out on show
After visiting Beirut, a reader wrote to me remarking on the incongruity of price tags and of the predominant luxury vehicles in town. Given that the evidence of a recent conflict lingers on in a whiff of tension, a whir of helicopters, bullet holes and third world utilities, the lavish lifestyle on display does indeed seem out of place.
A number of factors contribute to the striking proximity of prosperity and privation in Lebanon. I will cover the main points – feel free to add those I may have missed out.
First and foremost, Lebanon receives a considerable inflow of money from the huge diaspora (several times larger than the current population) either via Read the rest of this entry »
Electricité du Liban sign rationed
As penance for my ungreen survival methods, I spent a day at the Renewable Energy Trade Fair and Beirut Energy Forum at the Metropolitan Hotel on 30 September 2010.
So much ink has been spilled over green energy across the western world that terms like low-carbon technology, fuel substitution and energy efficiency are wielded like weapons to divide and conquer multinational companies and reluctant governments alike. In Europe, green has grown from an eco-geek passion to a powerful monster able to stir into action the region’s biggest legislative bodies and set a new orientation for the economy.
But in Lebanon, green is barely on the radar. That means it hasn’t even reached the fad level yet. No, it isn’t even a bit cool to separate your trash into three bins, put them in your 4×4, spend an hour in traffic to cover a couple of hundred meters, and drop them off at a recycling point. Recycling trash is for the impoverished here, and Read the rest of this entry »
bringing ruins to life
However derelict and forsaken a scene one may come across in Beirut, it never looks completely forlorn. Even this gutted church, roofless and full of bullet holes, is far from a mere ruin. The inborn resilience of the Lebanese has kept them rising from the ashes time after time. This is well illustrated by a poster ad which hangs on the wall in the office of my local mukhtar. It is an old Middle East Airlines advertisement which reads: Beyrouth : Elle est mille fois morte, mille fois revécue. It is dated 1982, one of the worst years of the civil war.
Though the Lebanese still blame the state for everything they cannot change or do not wish to, they have a fantastic impetus for rebuilding from scratch, whether it means adapting to a new country or launching yet another start-up.
In Lebanon there is no such thing as over-regulation to smother this ambitious, enterprising spirit. In fact there is only one sector in Lebanese economy which is highly regulated. While banks around the world were disproving the too-big-to-fail assumption, Bank Audi, Byblos Bank and co didn’t turn a hair as their war-proof lending rules proved their worth. Read the rest of this entry »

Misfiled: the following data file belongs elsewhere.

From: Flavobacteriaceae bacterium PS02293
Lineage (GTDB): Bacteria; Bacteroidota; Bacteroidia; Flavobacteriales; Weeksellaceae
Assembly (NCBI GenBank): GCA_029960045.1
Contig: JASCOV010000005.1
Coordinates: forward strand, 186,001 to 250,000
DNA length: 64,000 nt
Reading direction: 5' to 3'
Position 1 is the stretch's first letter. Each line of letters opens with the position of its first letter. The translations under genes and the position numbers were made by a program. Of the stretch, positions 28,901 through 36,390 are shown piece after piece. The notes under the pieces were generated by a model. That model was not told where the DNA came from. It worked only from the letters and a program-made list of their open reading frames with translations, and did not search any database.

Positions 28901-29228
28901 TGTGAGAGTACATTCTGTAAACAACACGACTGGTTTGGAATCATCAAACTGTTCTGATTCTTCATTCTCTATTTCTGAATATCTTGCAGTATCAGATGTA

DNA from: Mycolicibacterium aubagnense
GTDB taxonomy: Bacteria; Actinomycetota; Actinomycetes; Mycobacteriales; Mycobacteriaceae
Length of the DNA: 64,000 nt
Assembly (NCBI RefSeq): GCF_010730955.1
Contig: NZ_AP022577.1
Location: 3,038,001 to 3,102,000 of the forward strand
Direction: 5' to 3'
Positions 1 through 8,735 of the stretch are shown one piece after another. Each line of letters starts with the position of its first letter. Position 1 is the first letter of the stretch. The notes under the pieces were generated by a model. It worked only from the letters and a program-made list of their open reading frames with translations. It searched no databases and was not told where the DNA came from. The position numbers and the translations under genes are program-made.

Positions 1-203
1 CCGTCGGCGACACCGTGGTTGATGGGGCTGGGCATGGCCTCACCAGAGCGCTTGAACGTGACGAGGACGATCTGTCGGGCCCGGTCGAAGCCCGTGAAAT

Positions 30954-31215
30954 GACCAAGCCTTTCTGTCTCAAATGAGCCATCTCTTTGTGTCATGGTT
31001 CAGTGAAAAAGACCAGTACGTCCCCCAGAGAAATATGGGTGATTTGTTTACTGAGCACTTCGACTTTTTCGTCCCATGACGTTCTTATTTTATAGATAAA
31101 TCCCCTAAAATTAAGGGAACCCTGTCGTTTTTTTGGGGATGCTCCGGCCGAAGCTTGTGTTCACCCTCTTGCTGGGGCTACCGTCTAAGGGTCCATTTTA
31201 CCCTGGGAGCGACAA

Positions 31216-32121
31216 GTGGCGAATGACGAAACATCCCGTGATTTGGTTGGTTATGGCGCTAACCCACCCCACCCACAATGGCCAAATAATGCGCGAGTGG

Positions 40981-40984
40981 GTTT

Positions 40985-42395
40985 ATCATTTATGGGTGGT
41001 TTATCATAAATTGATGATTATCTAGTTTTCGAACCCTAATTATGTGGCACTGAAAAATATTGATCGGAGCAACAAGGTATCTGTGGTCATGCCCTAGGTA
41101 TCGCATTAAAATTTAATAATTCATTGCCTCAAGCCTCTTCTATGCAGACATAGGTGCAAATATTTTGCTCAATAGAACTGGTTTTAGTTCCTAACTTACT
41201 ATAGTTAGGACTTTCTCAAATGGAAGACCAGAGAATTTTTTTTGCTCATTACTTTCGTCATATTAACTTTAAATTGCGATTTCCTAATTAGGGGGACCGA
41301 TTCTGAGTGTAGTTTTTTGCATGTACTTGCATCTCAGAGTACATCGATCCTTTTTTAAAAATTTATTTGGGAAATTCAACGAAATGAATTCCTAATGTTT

private public transport
While France fights tooth and nail to maintain its state-run monopolies, begrudgingly shuffling into line with EU directives on free markets with a decade’s delay, the Lebanese, where possible, take matters into their own hands when it comes to creating healthy competition. The transport system, if it can be called such, is a prime example. The small number of buses run by the main operator are kept on the ball by a bigger number of vehicles run by any old chap who buys a minivan and sticks a number on his windscreen and runs the same routes – but more frequently – for the same flat fee, 1,000 LL per trip whatever the distance. So the locals have created private public transport. That is to say, you still get the crowded grubby experience, but it actually works. The minibus drivers crawl the curbs with the door open, honking and slowing just enough to lip-read Read the rest of this entry »
men at work in the dark
One thing that hits you in Beirut is the constant commotion. The air is always laden with shouting, drilling, generator chugging, car alarms, sirens, wedding fireworks and screeching brakes. Drivers voluntarily add to the noise by leaning on their horns at random but frequent occasions. The result is a healthy din. All this type of noise means peace and prosperity. Making noise means you are alive. When there is peace, the Lebanese build on Sundays, on bank holidays, they build in the dark, huge beams lighting up multi-storey buildings after the swift nightfall. Cranes mushroom across the city overnight adding storey after storey of luxury apartments and office blocks.
In sharp contrast, at times of fighting all is quiet save for the dry staccato of machine guns and the more substantial thud of RPGs. Unless the gun battles are on your doorstep, this is often quieter than an average day of peacetime cacophony. In May 2008, when Hizbollah fought for, Read the rest of this entry »